Demand was up 11.7% from the same month in 2011, GM reported as it continues to defy the slowdown in China’s vehicle market due to the strength of the Wuling brand, which is marketed to customers in China’s vast interior.

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GM has also been gaining traction with the all-new Baojun brand.  Launched late last year, it’s a joint effort of the U.S. maker and partners SAIC and Wuling.  Baojun is specifically targeting the next generation of first-time buyers as China’s economic boom spreads from the Pacific Coast to the country’s interior and western provinces.

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Wuling: GM’s secret weapon in fight for China

Targeting the next generation of Chinese motorists.

by on Apr.26, 2011

The new Baojun 630 will target the next wave of new Chinese car buyers.

Far from the bright lights and sophistication of its base in Shanghai, General Motors has developed a secret weapon in the duel for supremacy in the Chinese market.  In 2010, SGMWuling, or Wuling for short, generated roughly 50% of all GM’s sales in China.

Based in LiuZhou, a gritty industrial city some 1,400 kilometers (875 miles) south of Shanghai, Wuling is now the single largest brand sold in all of China – by far dominating the more familiar Buick brand that was GM;s first entry into the Chinese market. Wuling’s small, utilitarian vans dominate one of the largest and most important segments in China’s fast-growing vehicle market and it’s quickly adding capacity to capitalize on its recent success.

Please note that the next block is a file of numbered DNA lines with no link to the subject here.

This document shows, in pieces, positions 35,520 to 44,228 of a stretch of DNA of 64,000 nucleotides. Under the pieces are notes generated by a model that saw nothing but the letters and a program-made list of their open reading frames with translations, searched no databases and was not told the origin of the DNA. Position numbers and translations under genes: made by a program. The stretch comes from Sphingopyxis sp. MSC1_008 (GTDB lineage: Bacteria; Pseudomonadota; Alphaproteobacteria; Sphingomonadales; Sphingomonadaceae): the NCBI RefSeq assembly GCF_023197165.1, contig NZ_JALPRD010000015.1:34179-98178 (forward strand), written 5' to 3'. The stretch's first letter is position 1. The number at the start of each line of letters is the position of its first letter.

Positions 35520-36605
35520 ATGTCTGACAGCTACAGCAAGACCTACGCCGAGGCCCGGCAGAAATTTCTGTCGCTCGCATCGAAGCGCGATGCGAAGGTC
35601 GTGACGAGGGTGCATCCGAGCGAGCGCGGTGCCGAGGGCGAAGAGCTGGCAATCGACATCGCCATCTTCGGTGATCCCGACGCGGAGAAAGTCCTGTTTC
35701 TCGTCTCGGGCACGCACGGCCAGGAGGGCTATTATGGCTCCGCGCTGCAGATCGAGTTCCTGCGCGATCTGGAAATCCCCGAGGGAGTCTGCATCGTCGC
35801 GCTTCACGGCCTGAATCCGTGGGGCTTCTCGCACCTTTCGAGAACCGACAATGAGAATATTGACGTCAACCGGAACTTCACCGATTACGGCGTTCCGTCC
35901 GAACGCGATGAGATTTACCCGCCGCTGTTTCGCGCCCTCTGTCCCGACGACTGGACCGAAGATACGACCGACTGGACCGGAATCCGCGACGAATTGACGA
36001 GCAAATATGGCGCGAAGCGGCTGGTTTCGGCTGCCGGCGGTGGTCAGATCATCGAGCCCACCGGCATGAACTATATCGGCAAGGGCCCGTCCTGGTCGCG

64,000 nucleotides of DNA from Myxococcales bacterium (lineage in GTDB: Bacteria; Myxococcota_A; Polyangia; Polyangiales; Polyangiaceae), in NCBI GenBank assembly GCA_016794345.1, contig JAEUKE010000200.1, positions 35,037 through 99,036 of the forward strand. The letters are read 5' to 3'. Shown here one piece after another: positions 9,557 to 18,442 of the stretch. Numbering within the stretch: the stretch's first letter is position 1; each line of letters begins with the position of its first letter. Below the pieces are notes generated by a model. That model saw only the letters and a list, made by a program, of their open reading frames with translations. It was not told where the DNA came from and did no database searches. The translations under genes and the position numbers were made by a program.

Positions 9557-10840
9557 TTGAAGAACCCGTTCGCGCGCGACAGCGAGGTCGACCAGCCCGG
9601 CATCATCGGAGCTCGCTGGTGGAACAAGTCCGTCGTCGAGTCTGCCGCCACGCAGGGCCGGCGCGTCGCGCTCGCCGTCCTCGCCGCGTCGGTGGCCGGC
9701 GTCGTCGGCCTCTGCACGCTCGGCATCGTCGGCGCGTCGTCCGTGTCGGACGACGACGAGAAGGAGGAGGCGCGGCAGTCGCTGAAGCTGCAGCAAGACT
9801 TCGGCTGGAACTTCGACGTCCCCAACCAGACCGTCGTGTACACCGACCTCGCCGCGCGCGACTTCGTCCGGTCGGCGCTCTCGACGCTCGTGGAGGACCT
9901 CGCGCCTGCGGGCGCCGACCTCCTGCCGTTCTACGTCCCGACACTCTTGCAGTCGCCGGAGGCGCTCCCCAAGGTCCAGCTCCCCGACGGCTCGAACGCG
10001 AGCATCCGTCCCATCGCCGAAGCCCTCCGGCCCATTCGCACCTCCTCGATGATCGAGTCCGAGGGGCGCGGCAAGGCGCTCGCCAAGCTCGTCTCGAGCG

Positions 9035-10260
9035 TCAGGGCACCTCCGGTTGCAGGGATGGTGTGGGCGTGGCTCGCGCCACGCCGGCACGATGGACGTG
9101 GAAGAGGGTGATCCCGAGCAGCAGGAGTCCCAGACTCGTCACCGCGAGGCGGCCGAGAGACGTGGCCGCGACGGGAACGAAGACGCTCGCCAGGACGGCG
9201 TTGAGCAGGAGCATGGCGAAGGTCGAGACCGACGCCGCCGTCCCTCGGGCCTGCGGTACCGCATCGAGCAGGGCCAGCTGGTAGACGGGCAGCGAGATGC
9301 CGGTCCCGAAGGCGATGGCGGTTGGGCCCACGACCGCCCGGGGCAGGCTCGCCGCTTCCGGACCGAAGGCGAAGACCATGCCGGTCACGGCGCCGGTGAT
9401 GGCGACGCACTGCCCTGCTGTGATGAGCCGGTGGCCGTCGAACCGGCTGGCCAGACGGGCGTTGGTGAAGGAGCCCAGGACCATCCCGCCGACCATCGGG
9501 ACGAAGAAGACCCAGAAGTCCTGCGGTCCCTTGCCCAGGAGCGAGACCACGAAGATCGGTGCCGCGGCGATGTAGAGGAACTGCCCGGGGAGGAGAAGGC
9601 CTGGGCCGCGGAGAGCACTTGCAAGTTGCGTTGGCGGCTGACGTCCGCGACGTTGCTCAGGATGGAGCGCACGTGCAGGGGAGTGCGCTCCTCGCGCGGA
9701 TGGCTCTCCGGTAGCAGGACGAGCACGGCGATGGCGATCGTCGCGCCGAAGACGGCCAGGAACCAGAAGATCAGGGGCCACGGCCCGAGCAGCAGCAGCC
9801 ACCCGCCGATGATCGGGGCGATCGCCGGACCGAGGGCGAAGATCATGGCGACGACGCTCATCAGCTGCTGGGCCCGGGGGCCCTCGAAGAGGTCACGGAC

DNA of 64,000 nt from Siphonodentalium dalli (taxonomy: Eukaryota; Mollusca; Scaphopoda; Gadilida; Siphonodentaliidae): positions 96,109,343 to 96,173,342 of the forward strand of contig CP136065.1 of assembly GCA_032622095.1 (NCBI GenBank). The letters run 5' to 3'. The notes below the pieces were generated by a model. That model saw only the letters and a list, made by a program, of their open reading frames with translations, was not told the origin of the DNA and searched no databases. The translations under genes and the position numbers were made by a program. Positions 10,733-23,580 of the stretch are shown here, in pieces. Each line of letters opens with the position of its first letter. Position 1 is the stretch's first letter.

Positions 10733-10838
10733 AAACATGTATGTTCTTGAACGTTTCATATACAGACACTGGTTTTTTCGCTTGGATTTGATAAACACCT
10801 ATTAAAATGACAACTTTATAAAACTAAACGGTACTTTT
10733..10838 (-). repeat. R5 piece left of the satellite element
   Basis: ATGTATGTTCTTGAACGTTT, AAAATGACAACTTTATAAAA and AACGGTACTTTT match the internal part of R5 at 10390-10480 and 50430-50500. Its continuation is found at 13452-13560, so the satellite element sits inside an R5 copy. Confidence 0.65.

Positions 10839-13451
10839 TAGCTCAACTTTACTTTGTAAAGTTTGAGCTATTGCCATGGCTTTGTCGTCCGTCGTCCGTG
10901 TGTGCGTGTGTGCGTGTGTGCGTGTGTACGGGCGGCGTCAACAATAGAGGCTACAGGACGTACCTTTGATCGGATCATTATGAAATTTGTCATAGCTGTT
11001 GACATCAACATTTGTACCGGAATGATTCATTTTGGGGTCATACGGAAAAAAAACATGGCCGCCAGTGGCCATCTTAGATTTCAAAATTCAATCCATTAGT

In addition, Wuling is launching its own car brand, Baojun, which will fill in price points below Chevrolet and appeal to motorists in China’s second, third and fourth-tier cities where buyers tend to be more concerned about value and affordability than status.

“Wuling is most respected in rural areas,” notes Kevin Wale, president of GM China, adding Baojun is aimed at market where buyers want value. Thus, the prices for the Baojun 630, which was unveiled at the Shanghai Motor Show last week, is expected to start at around $8,500. SGMW hasn’t confirmed any prices yet, however no vehicle in the line now costs more than $9,500.

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Wuling already sells one passenger car, the Letchi, which is based on the old Chevrolet Spark, and the plans are to add more models to the Baojun line fairly quickly.  It will compete for sales in inland China with regional brands that play an important role for ambitious local Chinese auto companies such as Geely and Chery.